Black History Month: Philip Herbert

In recent times the arts world at large has seen a step change in being open to exploring the opportunities to enable BAME artists to be able to engage with the wider creative industries. A variety of reports and debates such as the ISM’s Composers and Survey Round Table Report, Creative Case for Diversity, the Brian McMaster’s Report, BASCA’s Conference held at the RNCM looking at Diversity in Classical Composition (sponsored by BBC Radio 3), and BASCA’s New Music Commissioning in the UK Report (which is not an exhaustive list of the activities) highlight some similar trends. That is to say that more opportunities could be made for BAME creative musicians in the current climate to participate in the world of classical music. Such a finding is ironic given the number of books that exist which highlight the number of prominent BAME composers in existence through the centuries. In turn the aim would be to enable BAME composers and musicians to create music that speaks to new broad based audiences, that will enrich the artistic climate in the UK.

This is not a new idea as the great Russian Composer, Sergei Rachmaninoff advocated that black composers should use the musical influences derived from their cultural heritage as a source of inspiration when composing. He says:

“There is a strong national characteristic in America, a characteristic born of her broad democracy, the gathering of many nations, a cosmopolitan note which your composers must catch and write into your music. How will it be done or when or where, no one knows. I am convinced however, that the plan of taking Indian themes, and [black] themes, is scarcely likely to produce great distinctive American music, unless these themes are developed by Indian composers and [black] composers. The highest quality of all art is sincerity.” (Sergei Rachmaninoff, ‘Etude Interview,’ in, The Californian Eagle, 18 October 1919.)

There is a parallel here with the wider debate about cultural diversity in the UK, where there is a need to invigorate the creative outlook with new work, new audiences and a new BAME generation needs to be inspired to carry on the creative mantle.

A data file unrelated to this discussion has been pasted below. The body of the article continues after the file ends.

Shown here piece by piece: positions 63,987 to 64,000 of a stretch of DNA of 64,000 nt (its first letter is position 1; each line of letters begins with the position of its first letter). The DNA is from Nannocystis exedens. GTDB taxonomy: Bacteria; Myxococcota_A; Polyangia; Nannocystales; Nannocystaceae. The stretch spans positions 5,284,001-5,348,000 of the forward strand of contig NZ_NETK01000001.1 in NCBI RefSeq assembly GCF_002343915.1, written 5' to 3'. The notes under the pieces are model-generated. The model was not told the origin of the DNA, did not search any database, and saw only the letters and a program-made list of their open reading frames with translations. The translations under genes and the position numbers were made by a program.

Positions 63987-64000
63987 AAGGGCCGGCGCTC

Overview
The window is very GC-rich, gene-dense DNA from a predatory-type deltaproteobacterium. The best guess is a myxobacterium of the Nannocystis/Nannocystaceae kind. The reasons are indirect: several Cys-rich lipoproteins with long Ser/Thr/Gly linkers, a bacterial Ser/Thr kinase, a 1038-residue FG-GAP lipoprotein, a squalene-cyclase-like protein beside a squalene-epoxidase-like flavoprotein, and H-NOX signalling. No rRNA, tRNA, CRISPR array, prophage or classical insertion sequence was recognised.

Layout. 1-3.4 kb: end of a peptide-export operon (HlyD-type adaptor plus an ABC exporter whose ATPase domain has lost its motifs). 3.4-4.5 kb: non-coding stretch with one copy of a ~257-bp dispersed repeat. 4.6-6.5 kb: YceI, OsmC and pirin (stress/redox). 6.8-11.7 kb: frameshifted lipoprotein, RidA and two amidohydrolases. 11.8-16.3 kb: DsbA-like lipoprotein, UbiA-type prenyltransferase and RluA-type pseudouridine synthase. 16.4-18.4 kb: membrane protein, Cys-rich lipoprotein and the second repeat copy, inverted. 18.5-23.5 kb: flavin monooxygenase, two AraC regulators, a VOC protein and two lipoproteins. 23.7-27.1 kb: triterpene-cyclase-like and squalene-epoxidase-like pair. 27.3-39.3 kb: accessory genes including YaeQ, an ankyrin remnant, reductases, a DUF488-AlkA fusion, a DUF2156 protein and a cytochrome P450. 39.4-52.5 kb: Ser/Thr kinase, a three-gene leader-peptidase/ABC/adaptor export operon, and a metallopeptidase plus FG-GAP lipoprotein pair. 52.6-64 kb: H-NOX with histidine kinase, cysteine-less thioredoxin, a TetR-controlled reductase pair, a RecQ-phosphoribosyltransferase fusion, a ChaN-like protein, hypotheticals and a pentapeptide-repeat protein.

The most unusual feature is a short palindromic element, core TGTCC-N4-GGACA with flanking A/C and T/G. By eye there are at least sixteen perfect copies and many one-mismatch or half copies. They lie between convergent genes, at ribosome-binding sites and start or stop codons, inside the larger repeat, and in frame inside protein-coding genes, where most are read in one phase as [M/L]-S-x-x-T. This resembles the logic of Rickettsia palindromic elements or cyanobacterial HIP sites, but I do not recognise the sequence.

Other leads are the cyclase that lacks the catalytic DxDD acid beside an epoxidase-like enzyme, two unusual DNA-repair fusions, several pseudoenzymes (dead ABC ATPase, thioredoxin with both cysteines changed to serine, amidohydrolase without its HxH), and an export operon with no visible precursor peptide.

How will this happen? At present with cuts to the creative arts, arts funding, funding for those who wish to study music in higher education, how will a newly skilled creative work force be created? How will minority groups be able to access music as an art form if they are priced out of the market? There seems to be a lot of talk the moment about how to move things forward. Whilst this is useful to build trust, develop wider networks, debate strategies, canvass opinions through surveys and create short term budgets for projects, it is important to build infrastructures that enable the Cultural Diversity debate in classical music, to become mainstream, and also become firmly enshrined in the artistic landscape in the UK. For example, new research groups in higher education need to be formulated, with BAME creatives as part of this context and learning from the infrastructure that exists in the USA, which enables minority groups to find lifelong learning, education and international careers. In addition, more schemes that have real purpose in enabling BAME artists to signpost their careers through recording contracts, publishing deals, broadcast commissions and so on need to be created. Musical careers can only be forged through these opportunities which seem to be available for the privileged few. Significant amounts of funding for these initiatives would demonstrate that there is a commitment to establishing a thriving culturally diverse perspective to mainstream classical music, in which BAME musicians and composers play a central role. We have seen the birth of Chineke which is an exciting addition to the artistic landscape of classical music, which has facilitated opportunities to hear the music of invisible BAME Composers in their concert programmes.

It’s great that there is now a platform for discussing Cultural Diversity in Classical Music and I have benefited from commissions and performances of my compositions from a number of orchestras. On 6 October the BBC Singers performed one of my choral works in a programme of choral music by BAME composers at St. Gabriel’s Church Pimlico, which was broadcast on BBC Radio 3.

With the overtones resonating from the daily cacophonous sounds of Brexit, the question is, will all of this positive work grind to a halt and fade out, so that the work of enabling culturally diverse musicians to become mainstream, household names becomes once more an invisible vapour?

© Philip Herbert